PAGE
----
The Scientific American Supplement of June 25, 1881, presents this illustration of a diversion that the family of Louis XIV purportedly used at the chateau of Marly-le-Roi. Called the Jeu de la Roulette, it’s essentially a miniature railway in which the train is pushed along by servants:
According to Alex. Guillaumot the apparatus consisted of a sort of railway on which the car was moved by manual labor. In the car, which was decorated with the royal colors, are seen seated the ladies and children of the king’s household, while the king himself stands in the rear and seems to be directing operations. The remarkable peculiarity to which we would direct the attention of the reader is that this document shows that the car ran on rails very nearly like those used on the railways of the present time, and that a turn-table served for changing the direction to a right angle in order to place the car under the shelter of a small building.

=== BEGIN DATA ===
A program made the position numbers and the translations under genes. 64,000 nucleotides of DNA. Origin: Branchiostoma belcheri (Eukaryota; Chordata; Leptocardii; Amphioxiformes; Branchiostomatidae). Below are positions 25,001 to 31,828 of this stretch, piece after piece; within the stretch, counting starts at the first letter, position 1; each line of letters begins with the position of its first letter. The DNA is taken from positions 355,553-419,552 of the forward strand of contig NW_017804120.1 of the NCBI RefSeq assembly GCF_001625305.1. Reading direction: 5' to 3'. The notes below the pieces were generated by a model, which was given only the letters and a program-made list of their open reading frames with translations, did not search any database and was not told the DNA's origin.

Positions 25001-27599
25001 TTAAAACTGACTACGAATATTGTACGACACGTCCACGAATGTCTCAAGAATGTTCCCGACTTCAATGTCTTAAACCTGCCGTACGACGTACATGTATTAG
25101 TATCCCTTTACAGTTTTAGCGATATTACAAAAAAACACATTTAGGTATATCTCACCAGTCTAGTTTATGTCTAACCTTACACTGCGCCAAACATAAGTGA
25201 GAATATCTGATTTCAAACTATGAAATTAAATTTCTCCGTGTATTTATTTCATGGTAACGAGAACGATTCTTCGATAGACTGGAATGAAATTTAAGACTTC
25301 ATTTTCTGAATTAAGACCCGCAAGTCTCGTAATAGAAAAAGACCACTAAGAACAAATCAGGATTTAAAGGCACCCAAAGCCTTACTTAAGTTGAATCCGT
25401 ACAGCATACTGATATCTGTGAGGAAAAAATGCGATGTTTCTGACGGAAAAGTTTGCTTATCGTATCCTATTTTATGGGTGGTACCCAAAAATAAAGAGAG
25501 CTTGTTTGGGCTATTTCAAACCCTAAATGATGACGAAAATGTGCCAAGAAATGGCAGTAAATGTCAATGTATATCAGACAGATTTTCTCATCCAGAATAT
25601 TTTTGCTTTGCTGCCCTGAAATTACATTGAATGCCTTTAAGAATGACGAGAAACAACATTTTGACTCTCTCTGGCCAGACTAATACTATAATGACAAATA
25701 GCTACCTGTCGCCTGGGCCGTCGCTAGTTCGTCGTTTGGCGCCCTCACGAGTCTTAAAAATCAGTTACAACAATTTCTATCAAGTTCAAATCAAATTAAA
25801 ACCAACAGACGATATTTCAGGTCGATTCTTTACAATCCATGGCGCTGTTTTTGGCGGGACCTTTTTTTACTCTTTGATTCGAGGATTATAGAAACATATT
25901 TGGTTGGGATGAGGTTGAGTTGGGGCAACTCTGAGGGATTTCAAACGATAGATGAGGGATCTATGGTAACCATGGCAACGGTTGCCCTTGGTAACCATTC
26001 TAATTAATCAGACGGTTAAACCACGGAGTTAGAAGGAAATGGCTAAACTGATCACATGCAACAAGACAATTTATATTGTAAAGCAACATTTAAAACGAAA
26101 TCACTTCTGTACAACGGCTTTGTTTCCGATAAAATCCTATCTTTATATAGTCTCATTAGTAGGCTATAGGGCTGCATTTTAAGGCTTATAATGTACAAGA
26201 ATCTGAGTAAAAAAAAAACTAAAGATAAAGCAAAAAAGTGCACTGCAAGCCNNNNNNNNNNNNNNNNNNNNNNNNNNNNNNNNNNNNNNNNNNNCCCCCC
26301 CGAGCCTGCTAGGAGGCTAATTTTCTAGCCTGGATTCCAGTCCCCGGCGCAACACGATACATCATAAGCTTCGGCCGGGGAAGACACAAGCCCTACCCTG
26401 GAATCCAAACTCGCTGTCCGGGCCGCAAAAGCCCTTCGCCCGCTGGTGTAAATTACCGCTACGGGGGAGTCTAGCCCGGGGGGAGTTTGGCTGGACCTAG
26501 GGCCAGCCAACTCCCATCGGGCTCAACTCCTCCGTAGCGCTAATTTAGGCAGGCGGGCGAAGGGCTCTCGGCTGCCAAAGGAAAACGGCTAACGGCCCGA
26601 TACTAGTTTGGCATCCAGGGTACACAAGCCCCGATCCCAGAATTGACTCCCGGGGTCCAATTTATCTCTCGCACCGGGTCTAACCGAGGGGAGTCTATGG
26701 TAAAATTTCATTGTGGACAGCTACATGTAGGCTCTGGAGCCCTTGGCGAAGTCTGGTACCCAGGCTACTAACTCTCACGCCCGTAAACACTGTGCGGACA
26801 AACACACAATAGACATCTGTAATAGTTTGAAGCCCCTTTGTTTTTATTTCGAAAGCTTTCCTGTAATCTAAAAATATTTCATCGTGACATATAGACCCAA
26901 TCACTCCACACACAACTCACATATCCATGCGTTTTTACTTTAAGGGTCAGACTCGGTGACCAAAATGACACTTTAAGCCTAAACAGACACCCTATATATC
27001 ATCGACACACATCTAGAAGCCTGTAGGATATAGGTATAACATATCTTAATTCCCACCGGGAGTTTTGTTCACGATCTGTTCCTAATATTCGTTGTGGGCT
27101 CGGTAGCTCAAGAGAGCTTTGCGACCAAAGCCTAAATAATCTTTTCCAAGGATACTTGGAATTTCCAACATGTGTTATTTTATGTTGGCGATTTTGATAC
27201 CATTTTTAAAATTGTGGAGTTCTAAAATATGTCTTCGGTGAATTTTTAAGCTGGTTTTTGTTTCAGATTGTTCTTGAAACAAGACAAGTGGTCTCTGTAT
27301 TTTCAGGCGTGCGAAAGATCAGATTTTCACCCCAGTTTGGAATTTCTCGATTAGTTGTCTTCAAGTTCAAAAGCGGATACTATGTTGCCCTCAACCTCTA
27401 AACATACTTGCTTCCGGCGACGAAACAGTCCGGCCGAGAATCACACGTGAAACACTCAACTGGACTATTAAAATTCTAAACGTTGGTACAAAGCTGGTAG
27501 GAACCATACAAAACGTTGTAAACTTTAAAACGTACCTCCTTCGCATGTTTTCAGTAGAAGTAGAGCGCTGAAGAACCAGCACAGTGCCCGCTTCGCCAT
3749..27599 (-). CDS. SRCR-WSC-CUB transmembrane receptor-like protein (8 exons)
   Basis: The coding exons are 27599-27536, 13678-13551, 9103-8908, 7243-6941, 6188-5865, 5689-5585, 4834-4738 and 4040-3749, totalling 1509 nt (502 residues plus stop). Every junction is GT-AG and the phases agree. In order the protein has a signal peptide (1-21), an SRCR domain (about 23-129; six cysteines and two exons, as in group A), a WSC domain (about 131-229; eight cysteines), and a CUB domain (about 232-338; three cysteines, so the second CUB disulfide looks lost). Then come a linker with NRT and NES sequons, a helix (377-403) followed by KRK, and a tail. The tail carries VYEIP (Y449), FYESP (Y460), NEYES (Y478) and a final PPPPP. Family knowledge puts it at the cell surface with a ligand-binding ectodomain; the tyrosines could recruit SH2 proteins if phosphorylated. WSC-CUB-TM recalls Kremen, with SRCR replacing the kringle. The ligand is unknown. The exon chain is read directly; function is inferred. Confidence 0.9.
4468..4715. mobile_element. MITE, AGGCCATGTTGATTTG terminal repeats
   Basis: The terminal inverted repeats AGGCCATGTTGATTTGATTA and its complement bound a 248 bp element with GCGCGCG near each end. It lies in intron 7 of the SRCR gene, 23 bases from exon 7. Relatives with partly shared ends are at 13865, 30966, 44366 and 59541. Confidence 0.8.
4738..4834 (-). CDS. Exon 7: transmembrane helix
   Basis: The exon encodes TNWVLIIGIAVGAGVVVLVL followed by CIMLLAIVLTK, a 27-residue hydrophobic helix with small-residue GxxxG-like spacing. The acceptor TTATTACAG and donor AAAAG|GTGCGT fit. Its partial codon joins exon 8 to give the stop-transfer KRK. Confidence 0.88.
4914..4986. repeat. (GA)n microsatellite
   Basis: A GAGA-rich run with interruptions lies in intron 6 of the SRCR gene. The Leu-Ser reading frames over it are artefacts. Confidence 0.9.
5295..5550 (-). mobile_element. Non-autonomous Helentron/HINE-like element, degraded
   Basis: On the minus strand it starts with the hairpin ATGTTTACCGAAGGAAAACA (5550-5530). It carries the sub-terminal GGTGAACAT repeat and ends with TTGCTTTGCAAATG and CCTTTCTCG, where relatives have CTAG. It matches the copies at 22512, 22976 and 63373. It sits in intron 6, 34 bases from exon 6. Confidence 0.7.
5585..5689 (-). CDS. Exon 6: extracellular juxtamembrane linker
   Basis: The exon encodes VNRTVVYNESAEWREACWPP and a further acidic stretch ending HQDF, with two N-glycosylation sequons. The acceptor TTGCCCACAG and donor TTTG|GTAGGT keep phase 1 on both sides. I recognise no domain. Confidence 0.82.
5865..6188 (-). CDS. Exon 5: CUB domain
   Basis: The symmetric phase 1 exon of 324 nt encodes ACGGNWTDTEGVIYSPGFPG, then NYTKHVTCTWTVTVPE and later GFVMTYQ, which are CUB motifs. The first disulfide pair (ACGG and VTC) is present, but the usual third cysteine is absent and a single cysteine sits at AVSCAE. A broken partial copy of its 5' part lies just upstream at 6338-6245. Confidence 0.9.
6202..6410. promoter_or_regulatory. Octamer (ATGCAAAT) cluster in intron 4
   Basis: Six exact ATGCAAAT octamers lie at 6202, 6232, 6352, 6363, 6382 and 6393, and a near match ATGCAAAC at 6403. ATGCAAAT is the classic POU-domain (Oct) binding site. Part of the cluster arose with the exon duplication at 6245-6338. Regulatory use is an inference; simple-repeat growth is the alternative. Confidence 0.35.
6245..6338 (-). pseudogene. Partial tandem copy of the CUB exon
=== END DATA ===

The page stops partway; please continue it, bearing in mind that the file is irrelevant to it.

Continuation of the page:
Scientific American says that the engraving’s authenticity is certain — La Nature took it from the archives at Paris among documents dated 1714. In Unusual Railways (1958), John Robert Day and Brian Geoffrey Wilson are rather more reserved, noting that all the evidence for the railway lies in this single print. “There is no evidence that the date or the print are authentic, but we like to think that they are.”
If it did exist, they write, “This almost certainly was the first pleasure railway ever built.”